apollo hubris

This Cnet article titled “Flash to jump beyond the browser” has been getting some links today. It’s an interesting piece and the information it contains comes from Adobe’s Kevin Lynch so I think it’s fair to say it’s a solid piece factually as well. I’m a little concerned though that the Apollo hype is treading a little too close to just that – hype.

While I’m all for the advantages that come from developing projects in public (Adobe labs is a good example of that done right), I think Adobe have to be careful with over hyping Apollo before having something tangible to deliver. It can be a slippery slope to the kind of predatory preannouncements that companies like Microsoft have been accused of in the past. I guess the true litmus test lies in the spirit of the announcements – when used genuinely the goal is to solicit user feedback and create a sense of community while at the same time fostering critical developer relations (if developers don’t believe in a product it won’t fly, no matter how good it is). When the competition begins to heat up however, (I’ll bet the sun was shining in both San Jose and San Francisco when the latest delay to Vista went public), it can become an easy tactic used to stifle competion.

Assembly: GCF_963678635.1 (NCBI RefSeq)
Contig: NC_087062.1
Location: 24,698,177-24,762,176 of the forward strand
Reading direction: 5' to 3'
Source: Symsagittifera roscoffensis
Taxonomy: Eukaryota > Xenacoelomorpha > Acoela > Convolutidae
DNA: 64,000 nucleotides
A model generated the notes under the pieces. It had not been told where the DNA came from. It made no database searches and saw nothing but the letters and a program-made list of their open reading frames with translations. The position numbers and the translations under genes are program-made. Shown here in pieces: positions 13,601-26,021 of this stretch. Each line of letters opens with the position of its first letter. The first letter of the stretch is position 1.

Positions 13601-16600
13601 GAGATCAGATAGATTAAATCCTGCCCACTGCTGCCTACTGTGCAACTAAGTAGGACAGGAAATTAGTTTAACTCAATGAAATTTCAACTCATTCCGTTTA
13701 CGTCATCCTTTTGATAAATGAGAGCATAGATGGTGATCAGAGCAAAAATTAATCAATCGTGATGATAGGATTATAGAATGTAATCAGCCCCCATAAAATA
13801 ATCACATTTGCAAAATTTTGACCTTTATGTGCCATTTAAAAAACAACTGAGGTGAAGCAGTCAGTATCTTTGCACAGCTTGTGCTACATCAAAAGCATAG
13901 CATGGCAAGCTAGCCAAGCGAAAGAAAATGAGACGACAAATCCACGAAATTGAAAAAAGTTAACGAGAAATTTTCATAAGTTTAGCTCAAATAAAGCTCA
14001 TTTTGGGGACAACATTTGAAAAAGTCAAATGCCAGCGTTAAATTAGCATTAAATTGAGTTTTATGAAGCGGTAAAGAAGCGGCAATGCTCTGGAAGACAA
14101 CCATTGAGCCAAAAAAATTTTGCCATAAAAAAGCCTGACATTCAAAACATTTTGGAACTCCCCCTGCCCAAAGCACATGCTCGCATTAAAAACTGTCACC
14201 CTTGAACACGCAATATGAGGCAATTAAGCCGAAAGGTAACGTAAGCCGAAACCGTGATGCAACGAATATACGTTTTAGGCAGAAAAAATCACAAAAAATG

Don’t confuse these comments with pessimism for what Apollo will be. I really believe Macromedia, (and now Adobe), have done their homework and it is because I truly want to see this project succeed that I’m making these comments. It has enormous potential to make my life (as both a developer and a user) a heck of alot easier.

So, while I’m not the only one with observations of Apollo hubris, I would really like to see the buzz be due to the tech itself and not some ‘next big thing’ feeding frenzy.

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